Lawmakers prod US on N Korean refugee act
WASHINGTON, Feb 24 (Reuters) The US government has failed to implement 2004 legislation aimed at promoting human rights in North Korea and giving asylum to refugees from that communist state, senior US legislators said.
In a letter this week to Secretary of State Condoleezza Rice, US senators and congressmen said the State Department must swiftly implement the North Korean Human Rights Act and take the lead in tackling the North's refugee crisis.
''Not one North Korean has been offered asylum or refugee status in the 16 months since the unanimous passage of the legislation,'' said the letter, signed by nine lawmakers including Henry Hyde, an Illinois Republican and chairman of the House of Representatives International Relations Committee.
The act set aside 24 million dollar a year for activities including the resettling of refugees from North Korea. But the letter said the Bush administration did not include funds to implement the act in its 2007 budget request.
Experts say U.S. inaction -- especially after President George W. Bush's repeated condemnation of North Korea's human rights record -- makes promoting human rights in the North harder and leaves America open to charges of hypocrisy.
''It's become increasingly indefensible to have no refugee admissions,'' said Doug Anderson, an adviser to Hyde's committee. He noted that Belgium and several other European states have started admitting North Korean refugees.
A major cause of the delay was overlapping jurisdiction over refugee screening between agencies including the State Department and the Department of Homeland Security, said Anderson, who was closely involved in drafting the act.
Funding was held up in part because the bill was signed by Bush so late in 2004 that it missed the 2005 budget and was not factored into the 2006 budget request, he added.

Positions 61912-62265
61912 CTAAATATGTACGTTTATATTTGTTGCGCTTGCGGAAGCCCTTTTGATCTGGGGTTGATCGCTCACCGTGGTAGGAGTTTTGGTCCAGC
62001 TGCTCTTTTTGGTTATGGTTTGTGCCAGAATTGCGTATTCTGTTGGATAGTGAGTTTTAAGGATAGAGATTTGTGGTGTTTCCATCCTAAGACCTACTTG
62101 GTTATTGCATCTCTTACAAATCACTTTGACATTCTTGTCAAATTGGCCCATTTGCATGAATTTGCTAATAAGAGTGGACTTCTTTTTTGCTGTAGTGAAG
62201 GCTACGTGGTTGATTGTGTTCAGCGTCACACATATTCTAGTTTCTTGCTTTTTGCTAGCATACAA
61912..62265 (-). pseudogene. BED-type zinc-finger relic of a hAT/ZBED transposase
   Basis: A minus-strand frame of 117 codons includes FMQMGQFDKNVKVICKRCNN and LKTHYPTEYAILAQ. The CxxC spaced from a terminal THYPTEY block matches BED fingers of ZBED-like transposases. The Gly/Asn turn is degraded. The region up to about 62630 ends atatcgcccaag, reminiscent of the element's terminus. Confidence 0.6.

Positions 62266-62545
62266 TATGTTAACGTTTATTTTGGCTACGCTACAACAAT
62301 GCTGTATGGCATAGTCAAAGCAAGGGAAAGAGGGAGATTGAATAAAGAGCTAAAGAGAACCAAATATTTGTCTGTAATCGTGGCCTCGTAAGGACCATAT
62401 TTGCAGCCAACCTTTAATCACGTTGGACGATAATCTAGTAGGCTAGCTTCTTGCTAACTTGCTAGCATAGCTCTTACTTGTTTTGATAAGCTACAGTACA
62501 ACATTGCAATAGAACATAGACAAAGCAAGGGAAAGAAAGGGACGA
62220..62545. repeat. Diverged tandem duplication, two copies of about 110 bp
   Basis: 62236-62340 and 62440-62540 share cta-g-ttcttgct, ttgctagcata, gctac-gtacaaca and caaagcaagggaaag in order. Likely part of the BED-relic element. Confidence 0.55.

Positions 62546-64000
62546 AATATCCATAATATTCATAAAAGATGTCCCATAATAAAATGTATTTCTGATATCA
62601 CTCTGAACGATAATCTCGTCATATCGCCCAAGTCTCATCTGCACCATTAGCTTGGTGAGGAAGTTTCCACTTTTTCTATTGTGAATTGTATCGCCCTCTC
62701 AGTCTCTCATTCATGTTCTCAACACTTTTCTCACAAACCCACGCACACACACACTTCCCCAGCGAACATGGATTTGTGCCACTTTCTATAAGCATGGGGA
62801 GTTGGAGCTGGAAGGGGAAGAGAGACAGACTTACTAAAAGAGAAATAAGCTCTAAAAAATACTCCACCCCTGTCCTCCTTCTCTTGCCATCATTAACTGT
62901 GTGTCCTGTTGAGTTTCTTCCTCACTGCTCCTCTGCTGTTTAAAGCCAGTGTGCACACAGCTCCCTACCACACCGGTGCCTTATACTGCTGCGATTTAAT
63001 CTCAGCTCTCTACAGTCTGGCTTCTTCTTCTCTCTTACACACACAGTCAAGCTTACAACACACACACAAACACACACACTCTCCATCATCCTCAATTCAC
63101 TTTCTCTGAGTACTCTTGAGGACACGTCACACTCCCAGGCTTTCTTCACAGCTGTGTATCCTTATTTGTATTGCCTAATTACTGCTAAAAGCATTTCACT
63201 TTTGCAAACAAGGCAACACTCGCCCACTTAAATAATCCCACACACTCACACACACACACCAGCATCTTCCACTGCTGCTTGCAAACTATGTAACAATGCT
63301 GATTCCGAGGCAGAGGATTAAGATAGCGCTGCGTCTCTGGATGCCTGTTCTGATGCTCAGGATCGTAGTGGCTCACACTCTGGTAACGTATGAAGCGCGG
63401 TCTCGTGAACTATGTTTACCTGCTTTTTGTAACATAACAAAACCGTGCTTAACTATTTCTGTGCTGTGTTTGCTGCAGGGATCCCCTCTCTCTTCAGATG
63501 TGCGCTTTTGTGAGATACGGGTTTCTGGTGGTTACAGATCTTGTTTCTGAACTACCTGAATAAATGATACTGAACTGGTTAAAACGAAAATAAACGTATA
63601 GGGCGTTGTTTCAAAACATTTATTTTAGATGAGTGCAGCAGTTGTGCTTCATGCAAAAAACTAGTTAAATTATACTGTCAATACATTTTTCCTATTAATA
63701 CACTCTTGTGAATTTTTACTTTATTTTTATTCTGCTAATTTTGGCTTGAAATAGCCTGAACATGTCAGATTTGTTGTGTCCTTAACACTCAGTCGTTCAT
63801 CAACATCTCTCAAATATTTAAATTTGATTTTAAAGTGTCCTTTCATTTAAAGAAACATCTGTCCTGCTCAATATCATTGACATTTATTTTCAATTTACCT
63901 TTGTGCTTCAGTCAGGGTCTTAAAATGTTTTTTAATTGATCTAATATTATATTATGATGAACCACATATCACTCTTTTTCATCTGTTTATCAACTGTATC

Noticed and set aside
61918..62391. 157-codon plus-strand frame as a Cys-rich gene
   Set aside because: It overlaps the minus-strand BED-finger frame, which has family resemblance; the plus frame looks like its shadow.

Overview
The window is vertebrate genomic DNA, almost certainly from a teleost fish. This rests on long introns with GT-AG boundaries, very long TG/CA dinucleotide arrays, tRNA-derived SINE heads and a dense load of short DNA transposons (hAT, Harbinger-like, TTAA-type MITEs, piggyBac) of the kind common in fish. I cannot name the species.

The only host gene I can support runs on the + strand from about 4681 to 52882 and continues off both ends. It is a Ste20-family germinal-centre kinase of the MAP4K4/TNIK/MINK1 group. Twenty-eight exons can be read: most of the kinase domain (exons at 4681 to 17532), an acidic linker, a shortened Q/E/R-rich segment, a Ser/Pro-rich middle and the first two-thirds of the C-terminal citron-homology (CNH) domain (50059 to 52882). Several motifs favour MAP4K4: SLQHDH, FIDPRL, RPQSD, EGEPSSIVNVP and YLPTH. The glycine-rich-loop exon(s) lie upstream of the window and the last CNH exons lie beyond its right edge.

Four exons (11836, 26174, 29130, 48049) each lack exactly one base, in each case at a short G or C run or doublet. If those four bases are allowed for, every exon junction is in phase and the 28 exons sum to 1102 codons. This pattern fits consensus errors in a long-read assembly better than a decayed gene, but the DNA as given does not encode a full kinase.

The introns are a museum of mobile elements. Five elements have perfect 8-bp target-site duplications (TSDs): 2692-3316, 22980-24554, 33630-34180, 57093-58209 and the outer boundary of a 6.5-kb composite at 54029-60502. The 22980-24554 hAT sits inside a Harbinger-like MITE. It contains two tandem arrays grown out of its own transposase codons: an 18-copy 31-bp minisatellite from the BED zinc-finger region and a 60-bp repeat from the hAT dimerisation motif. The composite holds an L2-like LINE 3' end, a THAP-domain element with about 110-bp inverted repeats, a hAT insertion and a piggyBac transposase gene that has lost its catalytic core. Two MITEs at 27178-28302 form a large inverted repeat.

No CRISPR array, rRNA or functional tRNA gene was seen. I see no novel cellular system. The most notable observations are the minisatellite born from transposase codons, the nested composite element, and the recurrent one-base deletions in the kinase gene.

''There are things in the works that will come to fruition in the months ahead,'' Anderson said.
U.S. FACES SKEPTICISM Experts say as many as 100,000 mostly women and children are hiding in China after fleeing impoverished North Korea, a country deeply isolated and under international pressure over its nuclear weapons programs.
Officials from South Korea, which has settled thousands of North Koreans but drawn criticism for avoiding confronting Pyongyang over human rights, have voiced an ''understandable skepticism'' about U.S. seriousness, Anderson said.
''The lull has done damage to the moral high ground the United States has had on this,'' said Adrian Hong, head of Liberation in North Korea, a grass-roots group that sells T-shirts to fund 30 shelters for North Koreans in China.
''Any time we approach the South Korean government or anyone else and ask them to accept more refugees, they'll say 'what about the United States?' and we're left with nothing to say,'' he said.
State Department spokesman Adam Ereli told reporters on Thursday he wasn't sure how soon the United States would be ready to start handling North Korean refugee applications.
''We are working both internally and with other organizations and governments to establish necessary modalities for doing that kind of processing,'' he said.
Jae Ku, head of the North Korea project at the U.S.
government-funded Freedom House, welcomed the renewed congressional pressure, but added: ''I will be pessimistic until the first refugee gets processed.'' Reuters PDS VP0525